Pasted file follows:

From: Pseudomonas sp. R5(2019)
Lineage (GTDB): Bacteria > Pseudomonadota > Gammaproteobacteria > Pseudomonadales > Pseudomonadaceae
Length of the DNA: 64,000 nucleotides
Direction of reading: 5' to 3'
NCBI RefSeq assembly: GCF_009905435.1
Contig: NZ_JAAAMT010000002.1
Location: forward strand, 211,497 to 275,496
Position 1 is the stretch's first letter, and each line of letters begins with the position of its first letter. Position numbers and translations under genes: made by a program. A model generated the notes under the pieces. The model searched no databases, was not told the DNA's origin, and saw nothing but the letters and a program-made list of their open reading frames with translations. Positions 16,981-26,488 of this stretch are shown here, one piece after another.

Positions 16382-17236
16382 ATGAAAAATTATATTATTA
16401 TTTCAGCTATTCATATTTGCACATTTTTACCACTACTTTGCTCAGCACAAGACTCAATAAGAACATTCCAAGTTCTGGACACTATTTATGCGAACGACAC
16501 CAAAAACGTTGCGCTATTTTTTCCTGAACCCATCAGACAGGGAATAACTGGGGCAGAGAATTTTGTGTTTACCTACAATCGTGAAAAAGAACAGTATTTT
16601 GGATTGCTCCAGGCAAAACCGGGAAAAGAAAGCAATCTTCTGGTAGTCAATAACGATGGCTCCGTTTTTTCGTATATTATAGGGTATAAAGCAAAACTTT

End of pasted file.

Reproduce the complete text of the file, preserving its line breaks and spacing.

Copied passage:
From: Pseudomonas sp. R5(2019)
Lineage (GTDB): Bacteria > Pseudomonadota > Gammaproteobacteria > Pseudomonadales > Pseudomonadaceae
Length of the DNA: 64,000 nucleotides
Direction of reading: 5' to 3'
NCBI RefSeq assembly: GCF_009905435.1
Contig: NZ_JAAAMT010000002.1
Location: forward strand, 211,497 to 275,496
Position 1 is the stretch's first letter, and each line of letters begins with the position of its first letter. Position numbers and translations under genes: made by a program. A model generated the notes under the pieces. The model searched no databases, was not told the DNA's origin, and saw nothing but the letters and a program-made list of their open reading frames with translations. Positions 16,981-26,488 of this stretch are shown here, one piece after another.

Positions 16382-17236
16382 ATGAAAAATTATATTATTA
16401 TTTCAGCTATTCATATTTGCACATTTTTACCACTACTTTGCTCAGCACAAGACTCAATAAGAACATTCCAAGTTCTGGACACTATTTATGCGAACGACAC
16501 CAAAAACGTTGCGCTATTTTTTCCTGAACCCATCAGACAGGGAATAACTGGGGCAGAGAATTTTGTGTTTACCTACAATCGTGAAAAAGAACAGTATTTT
16601 GGATTGCTCCAGGCAAAACCGGGAAAAGAAAGCAATCTTCTGGTAGTCAATAACGATGGCTCCGTTTTTTCGTATATTATAGGGTATAAAGCAAAACTTT